Instruction set for ATmega8535

The instruction set comprises several arithmetic, logical, branch and bit-test type instructions. You can download a 150-page user manual for the AVR instruction set from Atmel’s site‘’ A summary of the instruction set is given on pages 299 through 301 of the Atmega8535(L) datasheet.

Some of the important instructions are given in Table IV.


Points to be noted

1. When the relative call or jump instruction is executed, the entire memory address space can be accessed.
2. During interrupts and subroutine calls, the return address value is stored in the stack space, which is to be defined by the user at the beginning of every program in SRAM space.
3. The 16-bit stack pointer is read-/write-accessible in the I/O space.
4. The 512-byte data RAM is easily accessed through five different addressing modes supported.
5. A flexible interrupt module has its control registers in the I/O space with an additional global interrupt enable bit in the status register. Every interrupt has a separate address for vectoring, where the instruction causing it to jump to the memory area of that particular interrupt has to be kept stored by the programmer.

There are many interrupts available in ATmega8535. In order to use any interrupt, you need to place the address of the program of the respective interrupt service routine at the vector address.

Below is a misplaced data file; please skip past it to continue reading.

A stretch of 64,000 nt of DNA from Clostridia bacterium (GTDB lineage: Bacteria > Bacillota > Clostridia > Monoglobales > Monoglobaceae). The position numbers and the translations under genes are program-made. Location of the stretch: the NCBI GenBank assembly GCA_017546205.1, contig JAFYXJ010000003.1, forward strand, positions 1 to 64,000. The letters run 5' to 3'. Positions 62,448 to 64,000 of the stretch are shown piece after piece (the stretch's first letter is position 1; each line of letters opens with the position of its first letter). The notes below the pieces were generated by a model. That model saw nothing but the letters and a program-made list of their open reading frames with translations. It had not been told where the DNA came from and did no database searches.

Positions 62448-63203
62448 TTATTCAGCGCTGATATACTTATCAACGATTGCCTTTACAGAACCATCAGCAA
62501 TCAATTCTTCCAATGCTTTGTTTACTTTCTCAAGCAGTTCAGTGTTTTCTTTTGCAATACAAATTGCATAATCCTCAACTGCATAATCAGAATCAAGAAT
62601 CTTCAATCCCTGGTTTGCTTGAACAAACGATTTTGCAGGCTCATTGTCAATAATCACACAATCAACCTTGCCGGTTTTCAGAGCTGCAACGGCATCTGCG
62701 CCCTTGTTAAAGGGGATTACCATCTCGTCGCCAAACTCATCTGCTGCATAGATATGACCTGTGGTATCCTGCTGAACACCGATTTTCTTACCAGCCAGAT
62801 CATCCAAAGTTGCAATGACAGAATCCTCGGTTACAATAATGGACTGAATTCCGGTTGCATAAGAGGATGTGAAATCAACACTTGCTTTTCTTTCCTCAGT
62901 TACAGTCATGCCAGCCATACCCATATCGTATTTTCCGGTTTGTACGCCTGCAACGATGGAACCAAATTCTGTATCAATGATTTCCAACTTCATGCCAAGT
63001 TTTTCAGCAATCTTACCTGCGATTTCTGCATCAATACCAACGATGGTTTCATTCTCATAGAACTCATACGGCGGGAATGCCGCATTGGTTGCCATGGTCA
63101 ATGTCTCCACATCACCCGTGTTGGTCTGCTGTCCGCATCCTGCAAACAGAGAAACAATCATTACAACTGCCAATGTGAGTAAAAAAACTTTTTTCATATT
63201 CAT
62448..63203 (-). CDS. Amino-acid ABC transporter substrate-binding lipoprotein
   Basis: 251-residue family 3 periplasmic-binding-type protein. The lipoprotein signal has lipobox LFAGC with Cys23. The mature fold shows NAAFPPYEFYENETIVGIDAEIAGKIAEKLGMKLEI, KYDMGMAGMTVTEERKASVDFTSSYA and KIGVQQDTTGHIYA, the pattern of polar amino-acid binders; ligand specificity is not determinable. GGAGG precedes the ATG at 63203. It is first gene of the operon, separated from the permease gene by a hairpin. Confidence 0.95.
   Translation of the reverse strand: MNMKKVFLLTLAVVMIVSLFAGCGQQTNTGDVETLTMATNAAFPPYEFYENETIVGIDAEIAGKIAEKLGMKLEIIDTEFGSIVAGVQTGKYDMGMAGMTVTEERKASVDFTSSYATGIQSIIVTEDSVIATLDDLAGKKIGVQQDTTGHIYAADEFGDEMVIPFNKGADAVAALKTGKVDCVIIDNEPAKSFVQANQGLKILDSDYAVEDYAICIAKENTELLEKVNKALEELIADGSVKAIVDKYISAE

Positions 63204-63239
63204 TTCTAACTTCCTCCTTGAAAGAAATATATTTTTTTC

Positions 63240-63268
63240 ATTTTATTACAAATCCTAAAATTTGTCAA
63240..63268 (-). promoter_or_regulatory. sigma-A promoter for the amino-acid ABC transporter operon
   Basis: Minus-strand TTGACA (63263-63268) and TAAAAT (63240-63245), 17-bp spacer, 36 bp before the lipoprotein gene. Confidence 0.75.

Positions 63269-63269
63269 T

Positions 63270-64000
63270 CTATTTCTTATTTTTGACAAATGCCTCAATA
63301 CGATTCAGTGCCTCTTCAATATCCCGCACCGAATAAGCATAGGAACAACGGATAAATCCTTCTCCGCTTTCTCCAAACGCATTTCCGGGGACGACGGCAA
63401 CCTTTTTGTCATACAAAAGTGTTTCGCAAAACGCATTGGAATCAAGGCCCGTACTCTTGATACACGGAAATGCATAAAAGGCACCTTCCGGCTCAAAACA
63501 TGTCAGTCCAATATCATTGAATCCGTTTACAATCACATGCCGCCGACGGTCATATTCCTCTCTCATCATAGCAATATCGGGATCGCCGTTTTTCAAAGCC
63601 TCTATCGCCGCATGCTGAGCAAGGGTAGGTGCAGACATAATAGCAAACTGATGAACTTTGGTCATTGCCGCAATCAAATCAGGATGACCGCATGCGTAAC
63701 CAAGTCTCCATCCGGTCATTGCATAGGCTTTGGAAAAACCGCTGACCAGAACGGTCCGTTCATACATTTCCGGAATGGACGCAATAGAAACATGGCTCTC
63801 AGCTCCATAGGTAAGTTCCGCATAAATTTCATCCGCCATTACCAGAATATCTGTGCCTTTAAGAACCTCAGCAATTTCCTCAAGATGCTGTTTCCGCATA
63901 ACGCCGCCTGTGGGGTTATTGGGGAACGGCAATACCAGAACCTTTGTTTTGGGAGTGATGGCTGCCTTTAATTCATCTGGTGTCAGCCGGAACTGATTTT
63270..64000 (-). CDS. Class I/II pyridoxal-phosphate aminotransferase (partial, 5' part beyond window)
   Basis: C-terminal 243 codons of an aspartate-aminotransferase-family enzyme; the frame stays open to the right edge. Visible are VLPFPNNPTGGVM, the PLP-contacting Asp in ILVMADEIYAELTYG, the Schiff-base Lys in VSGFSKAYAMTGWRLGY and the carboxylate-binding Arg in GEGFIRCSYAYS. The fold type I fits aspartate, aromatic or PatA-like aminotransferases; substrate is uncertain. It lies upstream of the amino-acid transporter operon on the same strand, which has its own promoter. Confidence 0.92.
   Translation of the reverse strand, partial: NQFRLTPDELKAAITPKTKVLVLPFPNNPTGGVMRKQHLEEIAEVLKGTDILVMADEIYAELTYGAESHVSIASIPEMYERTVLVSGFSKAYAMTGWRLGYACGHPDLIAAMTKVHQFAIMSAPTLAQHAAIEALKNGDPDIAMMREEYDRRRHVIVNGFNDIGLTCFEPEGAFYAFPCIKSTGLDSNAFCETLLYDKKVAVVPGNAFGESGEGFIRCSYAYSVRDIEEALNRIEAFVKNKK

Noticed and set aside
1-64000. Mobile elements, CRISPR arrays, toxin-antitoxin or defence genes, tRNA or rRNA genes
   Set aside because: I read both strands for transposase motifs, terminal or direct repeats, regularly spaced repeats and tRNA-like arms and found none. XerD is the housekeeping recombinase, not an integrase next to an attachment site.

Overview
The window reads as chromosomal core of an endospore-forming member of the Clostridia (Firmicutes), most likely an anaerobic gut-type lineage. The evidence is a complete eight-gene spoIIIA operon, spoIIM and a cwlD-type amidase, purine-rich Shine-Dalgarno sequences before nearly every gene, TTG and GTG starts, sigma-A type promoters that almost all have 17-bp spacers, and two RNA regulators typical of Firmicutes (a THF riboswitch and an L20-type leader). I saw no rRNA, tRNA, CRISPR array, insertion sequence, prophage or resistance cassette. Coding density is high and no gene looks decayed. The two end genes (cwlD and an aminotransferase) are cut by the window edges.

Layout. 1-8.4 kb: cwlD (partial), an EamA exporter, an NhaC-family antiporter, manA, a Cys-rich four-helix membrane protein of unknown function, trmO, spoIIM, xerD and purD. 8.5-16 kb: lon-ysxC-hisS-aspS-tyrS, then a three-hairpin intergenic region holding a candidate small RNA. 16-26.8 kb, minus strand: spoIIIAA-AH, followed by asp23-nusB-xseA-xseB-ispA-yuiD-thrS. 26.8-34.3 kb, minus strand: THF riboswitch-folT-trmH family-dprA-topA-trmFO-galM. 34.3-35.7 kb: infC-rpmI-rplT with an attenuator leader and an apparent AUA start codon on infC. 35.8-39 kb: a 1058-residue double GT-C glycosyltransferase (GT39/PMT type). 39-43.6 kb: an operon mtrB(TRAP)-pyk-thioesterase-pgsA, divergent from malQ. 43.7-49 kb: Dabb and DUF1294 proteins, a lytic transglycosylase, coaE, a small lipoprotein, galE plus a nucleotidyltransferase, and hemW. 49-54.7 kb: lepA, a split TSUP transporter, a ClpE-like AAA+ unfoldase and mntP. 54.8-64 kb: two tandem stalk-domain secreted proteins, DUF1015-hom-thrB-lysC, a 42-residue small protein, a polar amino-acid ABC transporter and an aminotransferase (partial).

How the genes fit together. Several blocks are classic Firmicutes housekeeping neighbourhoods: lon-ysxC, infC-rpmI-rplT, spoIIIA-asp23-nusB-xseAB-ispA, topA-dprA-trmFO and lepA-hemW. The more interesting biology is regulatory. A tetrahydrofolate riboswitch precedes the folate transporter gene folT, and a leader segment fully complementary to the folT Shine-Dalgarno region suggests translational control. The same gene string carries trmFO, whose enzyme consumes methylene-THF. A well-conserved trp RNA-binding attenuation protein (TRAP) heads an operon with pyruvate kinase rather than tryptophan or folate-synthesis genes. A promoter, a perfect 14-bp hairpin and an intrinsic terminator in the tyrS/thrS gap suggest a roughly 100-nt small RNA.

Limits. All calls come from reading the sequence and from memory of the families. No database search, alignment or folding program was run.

Fig. 13: Bit details for TCCR0 register; bits 0, 1 and 2 are defined in Table IV reproduced from the original datasheet
Fig. 13: Bit details for TCCR0 register; bits 0, 1 and 2 are defined in Table IV reproduced from the original datasheet
Fig. 14: Bit details for TIMSK register
Fig. 14: Bit details for TIMSK register


From location ‘001H’ to ‘014H, ’there are 20 such interrupt vector locations in the order of their priority. Address ‘000H’ is used for the reset vector. A reset may be caused by power-on reset, brownout reset and watchdog reset, or externally by making pin 9 low. Table 19 on page 45 of the datasheet lists the details of reset and interrupt vectors.

Note that here we are dealing with word addresses, so each location is actually two bytes long. In this twobyte location, if you place a RETI (return from interrupt) instruction, nothing will be done upon that interrupt. For example, if you place a jump instruction to the required routine, you can write:

rjmp timer_routine

Then you can use that interrupt to jump to the timer_routine.

As mentioned above, the interrupt vectors follow the reset address at ‘000H,’ wherein a jump instruction to the corresponding actual memory addresses, defined by the labels, is placed. For example, the instruction:


It means that the external interrupt routine has the label ‘Int0,’ to which the processor jumps upon pin 17 getting a high logic signal. Also, at the label ‘Int0,’ if a simple return instruction is entered as:

Int0: reti

This instruction simply ignores such an interrupt and returns to the main program. In case you need to process the interrupt, enter the necessary code starting at label ‘Int0.’



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